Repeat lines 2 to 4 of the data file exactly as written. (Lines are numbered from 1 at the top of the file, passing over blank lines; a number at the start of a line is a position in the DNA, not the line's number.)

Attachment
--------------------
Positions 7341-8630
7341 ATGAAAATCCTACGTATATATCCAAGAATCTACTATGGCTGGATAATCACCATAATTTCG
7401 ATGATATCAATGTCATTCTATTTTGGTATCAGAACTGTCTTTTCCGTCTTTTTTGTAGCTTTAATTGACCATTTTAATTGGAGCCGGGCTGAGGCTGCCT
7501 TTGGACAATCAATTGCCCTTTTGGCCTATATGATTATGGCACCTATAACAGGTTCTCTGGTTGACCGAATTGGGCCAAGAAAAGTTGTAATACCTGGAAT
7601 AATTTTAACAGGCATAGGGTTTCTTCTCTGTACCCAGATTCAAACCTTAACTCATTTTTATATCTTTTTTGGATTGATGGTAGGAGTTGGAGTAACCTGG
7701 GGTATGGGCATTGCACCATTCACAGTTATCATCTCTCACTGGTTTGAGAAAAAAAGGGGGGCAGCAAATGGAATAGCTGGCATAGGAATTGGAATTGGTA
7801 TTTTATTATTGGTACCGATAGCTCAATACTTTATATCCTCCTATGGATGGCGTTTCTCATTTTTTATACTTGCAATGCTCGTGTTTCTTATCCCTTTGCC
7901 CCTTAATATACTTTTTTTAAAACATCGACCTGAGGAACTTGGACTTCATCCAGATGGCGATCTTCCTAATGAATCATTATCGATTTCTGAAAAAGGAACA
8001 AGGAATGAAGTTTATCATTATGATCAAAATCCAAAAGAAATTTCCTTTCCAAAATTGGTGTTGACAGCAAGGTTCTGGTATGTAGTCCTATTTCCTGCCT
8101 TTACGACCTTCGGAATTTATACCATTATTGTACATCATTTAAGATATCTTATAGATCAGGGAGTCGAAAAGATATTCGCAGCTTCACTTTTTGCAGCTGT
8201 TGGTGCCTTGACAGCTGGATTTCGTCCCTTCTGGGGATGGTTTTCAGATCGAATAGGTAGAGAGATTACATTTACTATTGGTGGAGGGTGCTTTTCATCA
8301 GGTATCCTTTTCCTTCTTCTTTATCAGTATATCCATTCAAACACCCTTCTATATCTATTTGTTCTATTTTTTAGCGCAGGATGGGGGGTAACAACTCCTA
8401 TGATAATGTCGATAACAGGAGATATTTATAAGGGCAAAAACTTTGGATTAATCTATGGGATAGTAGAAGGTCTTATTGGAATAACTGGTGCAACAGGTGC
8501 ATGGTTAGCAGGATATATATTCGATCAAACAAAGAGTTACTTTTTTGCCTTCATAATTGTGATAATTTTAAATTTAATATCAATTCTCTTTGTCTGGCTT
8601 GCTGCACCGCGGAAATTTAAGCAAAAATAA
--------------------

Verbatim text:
7341 ATGAAAATCCTACGTATATATCCAAGAATCTACTATGGCTGGATAATCACCATAATTTCG
7401 ATGATATCAATGTCATTCTATTTTGGTATCAGAACTGTCTTTTCCGTCTTTTTTGTAGCTTTAATTGACCATTTTAATTGGAGCCGGGCTGAGGCTGCCT
7501 TTGGACAATCAATTGCCCTTTTGGCCTATATGATTATGGCACCTATAACAGGTTCTCTGGTTGACCGAATTGGGCCAAGAAAAGTTGTAATACCTGGAAT